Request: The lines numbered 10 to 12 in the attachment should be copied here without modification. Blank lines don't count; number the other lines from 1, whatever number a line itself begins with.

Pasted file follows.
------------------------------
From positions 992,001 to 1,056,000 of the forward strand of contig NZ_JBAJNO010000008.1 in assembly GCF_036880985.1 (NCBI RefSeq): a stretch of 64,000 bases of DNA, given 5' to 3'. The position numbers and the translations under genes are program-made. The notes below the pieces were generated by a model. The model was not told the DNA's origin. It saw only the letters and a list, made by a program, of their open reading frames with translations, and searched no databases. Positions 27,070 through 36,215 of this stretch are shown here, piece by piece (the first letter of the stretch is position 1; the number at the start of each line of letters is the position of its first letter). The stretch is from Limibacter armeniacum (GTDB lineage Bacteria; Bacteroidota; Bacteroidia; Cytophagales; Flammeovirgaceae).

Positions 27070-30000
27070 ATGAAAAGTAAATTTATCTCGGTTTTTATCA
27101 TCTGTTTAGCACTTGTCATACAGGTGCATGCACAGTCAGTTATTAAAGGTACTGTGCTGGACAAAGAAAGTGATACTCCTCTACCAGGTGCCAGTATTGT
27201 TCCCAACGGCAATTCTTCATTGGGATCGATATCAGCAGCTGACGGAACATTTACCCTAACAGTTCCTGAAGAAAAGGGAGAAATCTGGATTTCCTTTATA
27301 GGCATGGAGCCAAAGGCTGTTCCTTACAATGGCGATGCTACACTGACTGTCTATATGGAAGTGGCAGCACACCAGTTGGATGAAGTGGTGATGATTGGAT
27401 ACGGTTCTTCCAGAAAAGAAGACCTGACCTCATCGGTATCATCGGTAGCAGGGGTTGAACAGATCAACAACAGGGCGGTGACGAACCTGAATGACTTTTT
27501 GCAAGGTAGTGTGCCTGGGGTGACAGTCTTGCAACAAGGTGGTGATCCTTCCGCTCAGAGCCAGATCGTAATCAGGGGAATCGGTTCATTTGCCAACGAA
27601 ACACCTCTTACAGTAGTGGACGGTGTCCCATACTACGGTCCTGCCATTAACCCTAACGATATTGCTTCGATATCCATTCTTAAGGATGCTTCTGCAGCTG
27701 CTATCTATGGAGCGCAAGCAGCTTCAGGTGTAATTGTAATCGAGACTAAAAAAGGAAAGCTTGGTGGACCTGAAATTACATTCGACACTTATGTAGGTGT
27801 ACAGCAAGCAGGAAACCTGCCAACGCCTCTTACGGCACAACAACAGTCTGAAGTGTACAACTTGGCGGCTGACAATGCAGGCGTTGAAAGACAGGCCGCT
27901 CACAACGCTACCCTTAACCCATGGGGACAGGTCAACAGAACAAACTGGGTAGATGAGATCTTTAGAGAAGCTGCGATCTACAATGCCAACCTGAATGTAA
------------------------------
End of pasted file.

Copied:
27701 CTATCTATGGAGCGCAAGCAGCTTCAGGTGTAATTGTAATCGAGACTAAAAAAGGAAAGCTTGGTGGACCTGAAATTACATTCGACACTTATGTAGGTGT
27801 ACAGCAAGCAGGAAACCTGCCAACGCCTCTTACGGCACAACAACAGTCTGAAGTGTACAACTTGGCGGCTGACAATGCAGGCGTTGAAAGACAGGCCGCT
27901 CACAACGCTACCCTTAACCCATGGGGACAGGTCAACAGAACAAACTGGGTAGATGAGATCTTTAGAGAAGCTGCGATCTACAATGCCAACCTGAATGTAA